3D Printing: 3D Model Issues and Fixes and Printed Part Post Processing

25 Aug

A Problem with a 3D Model Can Cause a Failed Print
Two of the most common issues with 3D models that are giving you problems to print, no matter if you designed them or somebody else did, are the presence of Non-Manifold Edges and Flipped Triangles. There are of course some more issues that may be present as well, but I’ll be talking about these two as they are the most common cause that may result in you 3D print looking not as it was supposed to be.

Non-Manifold Edges are parts of the model that have holes in them or unwanted faces, often this is referred to as the 3D model not being water tight as if you pour water in something with holes it will just get out.

Flipped Triangles are parts of the object geometry that is facing the wrong way, it is normal for connected triangles to be facing the same direction, however often when you design a 3D object you may end up with triangles that are facing different directions.

As a means of demonstration I’ll be using two cubes drawn with SketchUp (go back to Part 4 of the series to learn more about that software) and in these two I have intentionally created issues, so that you can easily see the problem and how it may affect your 3D print. The cube on the left is with a flipped triangle on the side and a surface on the top and the cube on the right is not watertight (has some holes on one of the sides). Notice how SketchUp uses different colors for the two triangles on the side, this is a hint for the user that there might be something wrong as they seem to be pointing at different directions. The large holes, intentionally left big, are clearly visible as well, though imagine if you have many of these and they are very small or the flipped triangles are small and you need to zoom in a lot to notice the color difference.

Depending on the 3D printing software you use the standard 3D model preview might or might not show any problems, often flipped triangles are not being shown in the default preview and as I said holes in the models might be too small to notice. When you generate the Print Preview however and the software actually slices the 3D model to a layer by layer structure you can see weird things happening to your models such as strange deformations or missing parts. This happens as while the slicer is working the problematic geometry actually confuses the software and it just gives weird results. Of course depending on the object and the issue sometimes even with a non-water tight model you can still get a good print without problems.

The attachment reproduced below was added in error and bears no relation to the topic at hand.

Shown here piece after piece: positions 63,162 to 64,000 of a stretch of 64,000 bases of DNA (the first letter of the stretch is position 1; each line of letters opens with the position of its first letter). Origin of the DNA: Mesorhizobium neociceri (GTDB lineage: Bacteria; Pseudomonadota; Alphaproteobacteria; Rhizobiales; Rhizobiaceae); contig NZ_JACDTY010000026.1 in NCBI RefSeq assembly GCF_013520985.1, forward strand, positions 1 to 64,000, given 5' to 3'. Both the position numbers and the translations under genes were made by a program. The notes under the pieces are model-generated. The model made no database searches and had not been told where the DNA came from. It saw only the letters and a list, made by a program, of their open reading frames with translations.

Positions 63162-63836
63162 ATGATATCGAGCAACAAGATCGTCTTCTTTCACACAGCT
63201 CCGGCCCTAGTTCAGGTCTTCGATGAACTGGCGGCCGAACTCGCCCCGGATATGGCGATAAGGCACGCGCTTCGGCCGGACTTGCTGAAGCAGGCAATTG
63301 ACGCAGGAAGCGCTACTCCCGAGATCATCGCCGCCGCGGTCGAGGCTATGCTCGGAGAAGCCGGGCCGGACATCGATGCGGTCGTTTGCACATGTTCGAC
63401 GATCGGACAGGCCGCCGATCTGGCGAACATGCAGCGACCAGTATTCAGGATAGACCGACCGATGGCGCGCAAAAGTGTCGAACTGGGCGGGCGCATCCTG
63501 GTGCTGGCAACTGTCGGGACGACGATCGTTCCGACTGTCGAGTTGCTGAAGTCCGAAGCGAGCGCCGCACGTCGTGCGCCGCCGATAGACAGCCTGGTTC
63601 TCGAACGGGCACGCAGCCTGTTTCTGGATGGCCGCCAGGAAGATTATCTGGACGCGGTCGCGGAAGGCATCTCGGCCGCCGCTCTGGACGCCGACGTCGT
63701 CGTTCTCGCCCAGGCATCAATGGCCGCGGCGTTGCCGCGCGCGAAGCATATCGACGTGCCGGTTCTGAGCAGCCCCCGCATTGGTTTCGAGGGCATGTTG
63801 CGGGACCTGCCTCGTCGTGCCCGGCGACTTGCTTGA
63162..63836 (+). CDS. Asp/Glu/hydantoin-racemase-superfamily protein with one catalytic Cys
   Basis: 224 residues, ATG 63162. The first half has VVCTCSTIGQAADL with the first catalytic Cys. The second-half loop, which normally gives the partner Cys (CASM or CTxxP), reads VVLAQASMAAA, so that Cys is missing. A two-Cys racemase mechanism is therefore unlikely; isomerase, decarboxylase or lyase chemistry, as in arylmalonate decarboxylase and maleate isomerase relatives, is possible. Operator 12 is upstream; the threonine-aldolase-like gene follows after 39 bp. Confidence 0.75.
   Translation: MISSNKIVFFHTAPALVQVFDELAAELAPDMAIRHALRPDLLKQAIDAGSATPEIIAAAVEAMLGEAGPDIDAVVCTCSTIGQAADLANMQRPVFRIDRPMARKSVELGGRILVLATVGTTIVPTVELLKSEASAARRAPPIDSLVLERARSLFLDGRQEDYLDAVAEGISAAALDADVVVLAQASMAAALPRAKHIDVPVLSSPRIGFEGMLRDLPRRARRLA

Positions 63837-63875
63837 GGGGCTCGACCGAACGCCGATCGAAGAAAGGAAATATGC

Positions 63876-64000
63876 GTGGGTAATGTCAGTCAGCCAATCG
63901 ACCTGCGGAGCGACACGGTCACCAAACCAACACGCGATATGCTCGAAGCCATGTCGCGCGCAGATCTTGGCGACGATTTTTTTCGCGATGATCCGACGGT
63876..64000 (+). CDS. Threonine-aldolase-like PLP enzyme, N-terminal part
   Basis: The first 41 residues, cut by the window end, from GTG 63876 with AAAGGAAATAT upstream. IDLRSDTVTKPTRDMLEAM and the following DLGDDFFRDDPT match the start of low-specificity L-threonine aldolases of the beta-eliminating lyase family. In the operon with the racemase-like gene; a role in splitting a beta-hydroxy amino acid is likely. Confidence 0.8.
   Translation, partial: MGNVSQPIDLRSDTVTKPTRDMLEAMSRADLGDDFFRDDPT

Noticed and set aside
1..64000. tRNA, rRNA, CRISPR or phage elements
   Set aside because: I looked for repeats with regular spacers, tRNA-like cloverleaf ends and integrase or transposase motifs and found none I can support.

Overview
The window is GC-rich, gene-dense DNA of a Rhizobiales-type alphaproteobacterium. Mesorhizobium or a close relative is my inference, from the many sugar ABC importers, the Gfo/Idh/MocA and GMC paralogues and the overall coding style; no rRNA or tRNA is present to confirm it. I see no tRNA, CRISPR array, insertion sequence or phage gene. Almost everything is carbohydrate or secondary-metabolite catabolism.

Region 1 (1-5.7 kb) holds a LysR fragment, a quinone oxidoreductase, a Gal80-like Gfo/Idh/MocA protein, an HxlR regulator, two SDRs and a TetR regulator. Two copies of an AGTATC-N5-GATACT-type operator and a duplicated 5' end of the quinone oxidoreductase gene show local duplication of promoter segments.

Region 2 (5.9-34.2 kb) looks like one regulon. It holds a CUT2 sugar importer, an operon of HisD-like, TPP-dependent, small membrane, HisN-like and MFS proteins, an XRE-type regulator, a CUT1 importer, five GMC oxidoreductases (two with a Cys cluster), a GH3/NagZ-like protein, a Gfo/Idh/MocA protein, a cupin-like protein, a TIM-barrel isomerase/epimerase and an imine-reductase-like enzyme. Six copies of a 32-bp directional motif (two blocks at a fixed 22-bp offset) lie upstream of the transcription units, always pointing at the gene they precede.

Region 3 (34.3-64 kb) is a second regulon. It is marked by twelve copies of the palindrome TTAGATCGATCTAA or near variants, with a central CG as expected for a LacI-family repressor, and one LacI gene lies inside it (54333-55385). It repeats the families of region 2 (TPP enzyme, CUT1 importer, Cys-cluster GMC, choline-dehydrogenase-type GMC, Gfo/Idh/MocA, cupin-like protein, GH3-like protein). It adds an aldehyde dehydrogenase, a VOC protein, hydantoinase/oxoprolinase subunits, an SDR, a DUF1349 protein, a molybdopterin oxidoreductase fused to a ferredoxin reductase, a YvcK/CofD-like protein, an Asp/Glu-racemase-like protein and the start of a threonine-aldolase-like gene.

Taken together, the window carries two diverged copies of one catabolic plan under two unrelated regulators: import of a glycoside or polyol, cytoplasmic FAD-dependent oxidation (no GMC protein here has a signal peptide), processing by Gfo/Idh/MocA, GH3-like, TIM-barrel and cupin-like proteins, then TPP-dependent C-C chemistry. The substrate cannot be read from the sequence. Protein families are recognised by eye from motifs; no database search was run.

When you see that something is wrong the best thing to do is go back to the 3D modeling software and try to find the problem in your 3D model, then fix it and open it again in the 3D printer software. In case you noticed a flipped triangle somewhere it is very easy to fix it in SketchUp for example, just select the problematic face, right click with the mouse and choose Reverse Faces. If you found a hole somewhere you can just add some extra geometry to fill it in and make the 3D model solid again. Of course at times finding these issues can be a problem, especially if you have problems that are not easily visible from the outside of the 3D model.

Some 3D printer software like the Simplify3D slicer I talked about in the previous part of the series has additional tools for detecting problematic geometry in the 3D model that may be helpful in figuring out what is wrong. It even has some automated tools to help you try and fix the problem without having to edit the actual 3D model, though these may not work very well or as intended some of the time. There are also alternatives available for different software and even online services that offer to fix common issues in 3D models without you having to actually edit the 3D model.

Automatic Repair of Problematic 3D Models
Since there are quite a few options for automatic fixing of problems with 3D models that need to be repaired in order to be 3D printable I will not be covering them all. However I want to point your attention to a free online service for 3D model repair that in my experience has been giving some of the best results in successful repair of various issues after quite a lot of testing of different tools and methods. The service is being ran by a company called Trinckle that apart from offering to freely repair your models also provides 3D printing services, though you can just download the fixed model and print it yourself. So you might want to give it a try before going into manual fixing mode trying to figure out where the problems in the 3D model might be and how to fix them yourself, especially if you are new to the whole 3D printing and 3D modeling thing.

Sanding and Painting 3D Printed Models